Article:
[Haskell-cafe] How to understand the 'forall' ?
Daniil Elovkov
daniil.elovkov at googlemail.com
Wed Sep 9 04:08:34 EDT 2009
Ryan Ingram wrote:
> On Tue, Sep 8, 2009 at 12:44 PM, Daniil
> Elovkov<daniil.elovkov at googlemail.com> wrote:
>> Existential is a perfect word, because it really is
>> data S = exists a. Show a => S [a].
>
> If you were going to make "exists" a keyword, I think you would write
> it like this:
>
>> data S = ConsS (exists a. Show a => [a])
>
> To contrast:
>
>> data GhcS = forall a. Show a => ConsGhcS [a]
>> data T = ConsT (forall a. Show a => [a])
>
> This gives these constructors:
>
>> ConsS :: forall a. (Show a => [a] -> S)
>> ConsGhcS :: forall a. (Show a => [a] -> S) -- same
>> ConsT :: (forall a. Show a => [a]) -> T -- higher-rank type!
Yes, this last one can confuse somebody who tries to understand the
difference between existential quantification and first-class
polymorphism. Because it looks like the former, but really is the latter.
> T isn't very useful, it has to be able to provide a list of *any*
> instance of Show, so probably [] is all you get. But you can do
> something similar:
>
>> data N = ConsN (forall a. Num a => [a])
>
> Now you get
>
>> ConsN :: (forall a. Num a => [a]) -> N
>
> and you can legally do
>
>> n = ConsN [1,2,3]
>
> since [1,2,3] == [fromInteger 1, fromInteger 2, fromInteger 3] ::
> forall a. Num a => [a]
>
> Conceptually, an "S" holds *some* instance of Show, so the user of a
> constructed S can only use methods of Show; they don't have any
> further knowledge about what is inside. But a N holds *any* instance
> of Num, so the user of the data can pick which one they want to use;
> Integer, Rational, Double, some (Expr Int) instance made by an
> embedded DSL programmer, etc.
Well, that seems to be exactly how I worded it, but with the examples of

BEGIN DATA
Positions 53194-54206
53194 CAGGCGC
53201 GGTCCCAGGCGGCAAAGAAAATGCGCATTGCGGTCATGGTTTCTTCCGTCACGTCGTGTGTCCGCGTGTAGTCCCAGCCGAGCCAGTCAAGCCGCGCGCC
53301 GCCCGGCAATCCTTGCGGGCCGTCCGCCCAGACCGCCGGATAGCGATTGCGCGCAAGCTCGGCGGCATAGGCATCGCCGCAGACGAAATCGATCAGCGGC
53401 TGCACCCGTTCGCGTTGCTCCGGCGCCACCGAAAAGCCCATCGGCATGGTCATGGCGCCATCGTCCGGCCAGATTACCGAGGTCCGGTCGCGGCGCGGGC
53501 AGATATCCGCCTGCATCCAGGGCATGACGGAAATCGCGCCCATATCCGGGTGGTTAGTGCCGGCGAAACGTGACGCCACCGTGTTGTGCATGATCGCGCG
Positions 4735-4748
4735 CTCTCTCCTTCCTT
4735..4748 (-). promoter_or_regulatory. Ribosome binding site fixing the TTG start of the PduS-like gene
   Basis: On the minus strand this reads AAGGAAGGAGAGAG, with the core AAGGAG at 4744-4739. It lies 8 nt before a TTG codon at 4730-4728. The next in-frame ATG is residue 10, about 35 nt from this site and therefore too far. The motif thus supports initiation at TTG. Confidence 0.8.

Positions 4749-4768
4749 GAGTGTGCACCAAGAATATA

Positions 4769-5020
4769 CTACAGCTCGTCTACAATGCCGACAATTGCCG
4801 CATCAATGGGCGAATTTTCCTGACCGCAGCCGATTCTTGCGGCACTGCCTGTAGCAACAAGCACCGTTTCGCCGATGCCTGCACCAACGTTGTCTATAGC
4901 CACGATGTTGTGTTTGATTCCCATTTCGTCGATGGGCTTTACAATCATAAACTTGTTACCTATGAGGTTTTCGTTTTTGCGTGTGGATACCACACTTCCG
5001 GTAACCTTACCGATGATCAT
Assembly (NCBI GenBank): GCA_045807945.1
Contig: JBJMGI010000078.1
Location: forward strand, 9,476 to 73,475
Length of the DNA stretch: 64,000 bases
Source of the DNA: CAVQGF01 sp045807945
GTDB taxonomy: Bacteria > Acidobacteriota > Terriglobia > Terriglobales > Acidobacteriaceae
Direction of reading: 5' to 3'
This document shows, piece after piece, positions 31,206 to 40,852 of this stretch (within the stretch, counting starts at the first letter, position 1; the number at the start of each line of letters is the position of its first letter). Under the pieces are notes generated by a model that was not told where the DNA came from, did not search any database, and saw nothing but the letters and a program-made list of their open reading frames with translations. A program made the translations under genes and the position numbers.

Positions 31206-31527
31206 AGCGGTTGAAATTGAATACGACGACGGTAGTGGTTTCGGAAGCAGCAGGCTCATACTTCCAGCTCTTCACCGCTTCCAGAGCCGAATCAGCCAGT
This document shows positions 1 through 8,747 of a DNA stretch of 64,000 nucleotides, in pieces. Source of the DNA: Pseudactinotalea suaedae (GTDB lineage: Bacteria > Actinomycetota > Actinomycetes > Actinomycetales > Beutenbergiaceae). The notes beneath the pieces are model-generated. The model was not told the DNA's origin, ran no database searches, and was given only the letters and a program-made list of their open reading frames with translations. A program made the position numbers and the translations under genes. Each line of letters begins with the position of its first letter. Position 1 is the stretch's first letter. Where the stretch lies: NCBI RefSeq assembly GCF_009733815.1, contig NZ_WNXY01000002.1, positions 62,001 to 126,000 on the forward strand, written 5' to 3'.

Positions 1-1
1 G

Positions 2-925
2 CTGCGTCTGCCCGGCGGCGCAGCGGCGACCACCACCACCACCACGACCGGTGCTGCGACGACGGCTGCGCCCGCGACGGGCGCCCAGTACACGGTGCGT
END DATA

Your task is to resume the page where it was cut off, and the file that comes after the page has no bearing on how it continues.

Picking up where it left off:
data constructor vs function signature, rather than 2 data constructors.
> Of course, there are some ways to recover information about what types
> are inside the existential using GADTs or Data.Dynamic. But those
> need to be held in the structure itself. For example:
This is quite amazing. What follows is almost a literal copy of my code,
which isn't open :) Even the names are very close!
In my version eqTyp is unify :)
Hmm, sometimes I think that Haskell allows expressing an intension in so
many ways (and I'm sure it's true), but this...
>> data Typ a where
>> TBool :: Typ Bool
>> TInt :: Typ Int
>> TFunc :: Typ a -> Typ b -> Typ (a -> b)
>> TList :: Typ a -> Typ [a]
>> TPair :: Typ a -> Typ b -> Typ (a,b)
>
> Now you can create an existential type like this:
>
>> data Something = forall a. Something (Typ a) a
>
> and you can extract the value if the type matches:
>
>> data TEq a b where Refl :: TEq a a
>> extract :: forall a. Typ a -> Something -> Maybe a
>> extract ta (Something tb vb) = do
>> Refl <- eqTyp ta tb
>> return vb
>
> This desugars into
>
> ] extract ta (Something tb vb) =
> ] eqTyp ta tb >>= \x ->
> ] case x of
> ] Refl -> return vb
> ] _ -> fail "pattern match failure"
>
> which, since Refl is the only constructor for TEq, simplifies to
>
> ] extract ta (Something tb vb) = eqTyp ta tb >>= \Refl -> Just vb
>
> The trick is that the pattern match on Refl proves on the right-hand
> side that "a" is the same type as that held in the existential, so we
> have successfully extracted information from the existential and can
> return it to the caller without breaking encapsulation. Here's the
> helper function eqTyp; it's pretty mechanical:
>
>> eqTyp :: Typ a -> Typ b -> Maybe (TEq a b)
>> eqTyp TBool TBool = return Refl
>> eqTyp TInt TInt = return Refl
>> eqTyp (TFunc a1 b1) (TFunc a2 b2) = do
>> Refl <- eqTyp a1 a2
>> Refl <- eqTyp b1 b2
>> return Refl
>> eqTyp (TList a1) (TList a2) = do
>> Refl <- eqTyp a1 a2
>> return Refl
>> eqTyp (TPair a1 b1) (TPair a2 b2) = do
>> Refl <- eqTyp a1 a2
>> Refl <- eqTyp b1 b2
>> return Refl
>> eqTyp _ _ = Nothing
>
> Here's a simple test:
>
>> test = Something (TFun TInt TBool) (\x -> x == 3)
>> runTest = fromJust (extract (TFun TInt TBool) test) 5
>
> runTest == False, of course.
>
> -- ryan
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